It’s possible that a very unlikely actor can achieve results in unprecedented times. But it is more likely that oil interests will push for a longer off-ramp or a continued presence in our energy mix, in conjunction with CCS.
Whether or not COP28 generates an agreement for more robust climate action, the Global Stocktake will tell the world exactly where we are on meeting this historic moment. It’s a put up or shut up moment for governments.
COP28 will mark the end of the first Global Stocktake, where we will understand more fully how NDCs have been measured against actual action. The results of the Global Stocktake could signal an opportunity for increased action, and help inform future NDCs, to be submitted at COP30. NDCs were established in the Paris Agreement as part of the unique binding and voluntary structure of the agreement. Nations submit their voluntary contributions and are bound to the Paris Agreement itself. The success or failure of COP28 will shape the validity of the COP process and the Paris Agreement more broadly.
The Global Stocktake involves a deep technical dive on: national climate assessments, civil society reports, and reports from various UN and scientific bodies to assess where emissions are, measure whether or not stated goals are meeting real results regarding emissions reduction and climate financing. Right now, the first Global Stocktake is in its final phase, with a political outcome anticipated as one of the primary responsibilities of COP28.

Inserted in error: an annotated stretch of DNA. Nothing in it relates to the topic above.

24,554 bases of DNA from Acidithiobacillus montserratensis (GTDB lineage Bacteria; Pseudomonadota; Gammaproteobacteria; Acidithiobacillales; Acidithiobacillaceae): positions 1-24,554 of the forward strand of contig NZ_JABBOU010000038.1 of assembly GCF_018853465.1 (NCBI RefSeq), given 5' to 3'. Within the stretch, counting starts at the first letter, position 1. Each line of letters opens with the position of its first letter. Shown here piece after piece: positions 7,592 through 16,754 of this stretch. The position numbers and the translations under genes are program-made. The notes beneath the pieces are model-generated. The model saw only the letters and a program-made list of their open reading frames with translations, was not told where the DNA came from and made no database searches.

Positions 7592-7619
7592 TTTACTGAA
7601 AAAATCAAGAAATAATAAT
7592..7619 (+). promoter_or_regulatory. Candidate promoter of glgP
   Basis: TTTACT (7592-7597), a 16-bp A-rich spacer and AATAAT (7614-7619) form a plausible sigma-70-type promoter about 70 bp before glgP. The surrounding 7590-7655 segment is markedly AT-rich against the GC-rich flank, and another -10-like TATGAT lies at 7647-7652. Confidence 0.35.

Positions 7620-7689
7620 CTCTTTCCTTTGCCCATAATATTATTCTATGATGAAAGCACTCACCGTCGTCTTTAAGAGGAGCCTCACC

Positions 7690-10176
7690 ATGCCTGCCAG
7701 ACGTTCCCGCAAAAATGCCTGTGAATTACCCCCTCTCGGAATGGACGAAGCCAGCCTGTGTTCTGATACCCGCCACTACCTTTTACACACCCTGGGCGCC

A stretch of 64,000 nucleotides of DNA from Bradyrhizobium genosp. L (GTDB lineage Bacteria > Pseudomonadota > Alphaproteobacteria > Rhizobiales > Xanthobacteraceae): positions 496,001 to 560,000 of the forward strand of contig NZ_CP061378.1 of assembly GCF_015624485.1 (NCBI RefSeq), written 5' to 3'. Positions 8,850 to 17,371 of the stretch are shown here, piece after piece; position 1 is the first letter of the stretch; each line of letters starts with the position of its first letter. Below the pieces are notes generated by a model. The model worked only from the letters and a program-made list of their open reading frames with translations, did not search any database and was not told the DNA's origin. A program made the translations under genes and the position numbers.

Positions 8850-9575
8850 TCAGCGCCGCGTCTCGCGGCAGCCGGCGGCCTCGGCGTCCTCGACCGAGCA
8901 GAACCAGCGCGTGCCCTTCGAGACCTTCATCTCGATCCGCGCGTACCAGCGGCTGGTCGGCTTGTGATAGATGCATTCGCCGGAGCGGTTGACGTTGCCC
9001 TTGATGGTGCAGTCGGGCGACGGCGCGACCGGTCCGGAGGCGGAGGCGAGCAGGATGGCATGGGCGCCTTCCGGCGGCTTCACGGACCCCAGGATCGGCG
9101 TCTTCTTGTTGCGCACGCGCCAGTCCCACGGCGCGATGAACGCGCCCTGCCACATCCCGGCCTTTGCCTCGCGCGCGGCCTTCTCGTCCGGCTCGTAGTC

Cause for Hope
The problem is if things stay as they are, we’re headed for disaster. But the future isn’t fixed and there is more that can be done to deliver a brighter future. A just energy transition is the answer. Whatever the outcome of COP28, it will elevate the necessity to cut fossil fuels out of our national priorities and global economy. For COP28 to be a success, it needs to signal to the world that fossil fuels are not the future and that financing and tools are available to support a just energy transition. That would look like concrete financing commitments from G20 nations and an equitable and clear phase out of fossil fuels - starting with ending fossil fuel subsidies. It makes zero sense for global tax dollars to continue to be spent on perpetuating and exacerbating our collective climate crisis.
We still have time to shape our collective future. COP28 can be a watershed moment where global leaders take decisive action and truly lead the start of a just transition and more sustainable future. The world is watching.
Martha Molfetas, MSc is a Senior Fellow, Planetary Politics at New America, and a Visiting Assistant Professor at Pratt Institute’s School of Architecture in the Graduate Center for Planning and the Environment. Martha is a senior climate policy consultant, writer, and strategist with over 15-years of experience helping NGOs, think tanks, and businesses unpack climate, environmental justice, conflict, sustainable development, and global policy issues.
Photo by Daniel Ponomarev